6. 2 points
    They said 7% inflation and I thought that was per year, but then I filled my small car with gas. It cost me 2,100 pesos. Just about exactly one year ago it was 1,200 pesos to fill it. So either the gas station attendant is dyslexic or this inflation number is 7% per MONTH. They do that with interest rates too. ONLY 3% interest (per month)
  7. 2 points
    Please keep the Ooops to a minimum. The Philippines is already overpopulated.
  8. 2 points
    The Look when you realise that the question you were asked about my/our thoughts and expectations here in the Philippines was asked by a JUDGE at a Fiesta Meal in Valencia Last Evening the guy that enlightened me just made me laugh out Loud All was well as she was in some agreement about our Treatment here sometimes, So much so I think we will go (invited) to her little Beach resort on Siquijor at some time next month as we say all's well that ends well BUT maybe, just a little reminder to make sure we know who we are talking to when asked questions and giving Honest replies? Jack Morning All
  9. 2 points
  10. 2 points
    Exactly my Point and many of the Filipinos are on a damn sight less than us, As usual they are pandering to a class that never needed help, When will they give a 3% increase in their money to help support this laughable Inflation. Crime rates will rise as we were told is happening already in some areas, What will they do next " Feed them Cake " Never mind new Roads and luxurious Living for the Middle Classes , FEED your Population First, For me, end of because I am old enough to have seen this Happen in other places and can feel a revolt rising, over what, 100.000+ population and all they care about is the Big island and those with big money. I am not a Politically minded or posting person but I can see this ending in tears. Only now, as I write this my Wife is attending an Emergency Strategic meeting with reference to a further Electric Hike on our Island, Where will it end. ANARCHY I suspect. I often tell my Wife Please don't tell me where the Money has gone, tell me why it needed to go there. So, as I can see this turning into something we can't do anything about Jack Morning All Edit before posting My neighbours (4) have all lost their jobs this morning because the Foreigner who is building has halted the Job because of Massive rises in materials and Transport cost of delivery. This is the Start as I see it. Thank Goodness I am at an Age where I can term a good old British Saying " I'm alright Jack" ( coined by peter sellers in a film of the same title) But I certainly do worry for the Little people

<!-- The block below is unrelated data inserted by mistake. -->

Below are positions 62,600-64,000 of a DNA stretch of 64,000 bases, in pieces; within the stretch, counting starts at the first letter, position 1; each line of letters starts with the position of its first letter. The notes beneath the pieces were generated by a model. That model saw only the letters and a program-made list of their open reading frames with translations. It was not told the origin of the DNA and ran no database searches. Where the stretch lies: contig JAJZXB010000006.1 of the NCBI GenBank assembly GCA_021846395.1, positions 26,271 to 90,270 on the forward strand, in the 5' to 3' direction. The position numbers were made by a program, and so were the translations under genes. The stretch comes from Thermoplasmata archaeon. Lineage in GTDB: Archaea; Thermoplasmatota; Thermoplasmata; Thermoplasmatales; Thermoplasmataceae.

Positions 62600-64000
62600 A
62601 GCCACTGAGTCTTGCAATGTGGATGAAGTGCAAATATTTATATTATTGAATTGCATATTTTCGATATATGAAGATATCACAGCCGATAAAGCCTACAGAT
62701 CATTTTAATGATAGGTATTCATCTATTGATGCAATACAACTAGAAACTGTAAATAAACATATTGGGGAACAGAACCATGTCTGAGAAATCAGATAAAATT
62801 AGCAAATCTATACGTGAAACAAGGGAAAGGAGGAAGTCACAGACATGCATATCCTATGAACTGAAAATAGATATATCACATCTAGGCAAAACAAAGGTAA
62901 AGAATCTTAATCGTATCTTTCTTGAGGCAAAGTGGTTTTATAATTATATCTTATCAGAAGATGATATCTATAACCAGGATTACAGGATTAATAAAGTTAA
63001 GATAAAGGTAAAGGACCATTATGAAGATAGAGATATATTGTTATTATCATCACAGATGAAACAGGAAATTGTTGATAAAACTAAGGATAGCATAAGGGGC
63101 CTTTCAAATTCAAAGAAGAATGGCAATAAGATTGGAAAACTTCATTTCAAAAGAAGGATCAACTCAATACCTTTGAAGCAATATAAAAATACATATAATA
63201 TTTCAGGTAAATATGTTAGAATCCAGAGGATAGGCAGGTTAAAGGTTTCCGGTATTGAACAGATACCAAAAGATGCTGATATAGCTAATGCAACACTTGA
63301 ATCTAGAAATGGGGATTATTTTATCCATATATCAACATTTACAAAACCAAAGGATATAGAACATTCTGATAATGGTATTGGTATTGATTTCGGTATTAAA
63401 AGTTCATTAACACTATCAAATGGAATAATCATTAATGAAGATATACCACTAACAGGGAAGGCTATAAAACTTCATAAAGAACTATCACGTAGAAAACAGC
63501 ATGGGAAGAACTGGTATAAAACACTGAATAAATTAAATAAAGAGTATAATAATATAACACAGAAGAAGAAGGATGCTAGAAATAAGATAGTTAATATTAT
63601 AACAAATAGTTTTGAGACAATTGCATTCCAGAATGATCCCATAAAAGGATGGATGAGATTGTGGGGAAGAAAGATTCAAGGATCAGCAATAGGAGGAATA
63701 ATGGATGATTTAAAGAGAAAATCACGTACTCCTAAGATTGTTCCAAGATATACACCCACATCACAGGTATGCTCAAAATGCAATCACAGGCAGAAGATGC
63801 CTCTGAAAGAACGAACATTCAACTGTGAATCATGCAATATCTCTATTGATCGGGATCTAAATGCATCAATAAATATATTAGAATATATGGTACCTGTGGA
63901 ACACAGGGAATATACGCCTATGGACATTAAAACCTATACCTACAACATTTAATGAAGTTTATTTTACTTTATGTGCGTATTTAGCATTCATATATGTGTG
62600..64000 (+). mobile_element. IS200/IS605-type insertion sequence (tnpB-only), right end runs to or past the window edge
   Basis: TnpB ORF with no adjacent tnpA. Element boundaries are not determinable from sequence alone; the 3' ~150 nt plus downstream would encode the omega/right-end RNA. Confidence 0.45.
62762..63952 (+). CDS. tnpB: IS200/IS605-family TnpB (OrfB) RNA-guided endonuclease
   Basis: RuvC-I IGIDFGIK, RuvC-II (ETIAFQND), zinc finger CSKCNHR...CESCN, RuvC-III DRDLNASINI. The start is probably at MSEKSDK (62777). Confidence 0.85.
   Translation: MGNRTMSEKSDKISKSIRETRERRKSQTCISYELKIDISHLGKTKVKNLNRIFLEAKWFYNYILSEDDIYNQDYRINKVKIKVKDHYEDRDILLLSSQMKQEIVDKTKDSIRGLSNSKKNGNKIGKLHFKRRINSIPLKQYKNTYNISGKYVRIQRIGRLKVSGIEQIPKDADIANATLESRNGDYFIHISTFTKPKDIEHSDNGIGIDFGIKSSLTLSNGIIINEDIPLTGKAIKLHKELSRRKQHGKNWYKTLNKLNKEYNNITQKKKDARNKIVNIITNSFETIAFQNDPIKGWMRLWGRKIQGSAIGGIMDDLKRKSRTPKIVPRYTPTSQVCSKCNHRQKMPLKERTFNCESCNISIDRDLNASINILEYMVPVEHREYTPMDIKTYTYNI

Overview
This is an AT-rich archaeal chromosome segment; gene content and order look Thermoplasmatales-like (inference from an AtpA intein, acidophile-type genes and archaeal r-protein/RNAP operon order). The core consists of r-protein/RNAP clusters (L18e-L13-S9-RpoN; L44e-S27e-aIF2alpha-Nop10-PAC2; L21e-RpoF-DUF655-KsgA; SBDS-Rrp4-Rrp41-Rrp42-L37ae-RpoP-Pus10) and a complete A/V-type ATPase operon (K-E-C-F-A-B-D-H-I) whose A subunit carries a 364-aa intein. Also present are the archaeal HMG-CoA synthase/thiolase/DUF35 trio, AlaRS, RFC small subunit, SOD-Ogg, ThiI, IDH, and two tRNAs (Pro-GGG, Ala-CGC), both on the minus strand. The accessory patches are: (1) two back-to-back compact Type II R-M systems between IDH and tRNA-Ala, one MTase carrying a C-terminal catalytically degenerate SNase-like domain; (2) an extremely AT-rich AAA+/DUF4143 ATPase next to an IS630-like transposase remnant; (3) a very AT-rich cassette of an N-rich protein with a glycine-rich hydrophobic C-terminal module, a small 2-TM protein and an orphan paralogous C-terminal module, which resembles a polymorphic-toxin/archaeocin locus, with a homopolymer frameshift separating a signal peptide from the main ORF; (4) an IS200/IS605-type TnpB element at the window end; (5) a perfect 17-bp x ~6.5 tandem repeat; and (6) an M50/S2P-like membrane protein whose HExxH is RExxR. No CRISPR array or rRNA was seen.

11. 1 point
    True but not always. I am thinking of the extreme cost of healthcare in the USA, much of which is spent in the final weeks or days of life. I think Filipinos are much more likely to accept the reality of death rather than spend exorbitant sums of money for a short extension to a pain filled existence.
  12. 1 point
    Seems odd because in the USA they always refer to it as "Asian Flu".
  13. 1 point
    I have given up looking for an Air BnB in the Philippines. The problem is the lack of logic when setting up prices. The owners throw out a number hopping someone would be willing to pay. It is the "rich kano" mentality. Another problem is the owners borrow photographs from a neighboring unit. You show up and it is nothing like the photos on the web. They won't give you a refund if you try to walk away.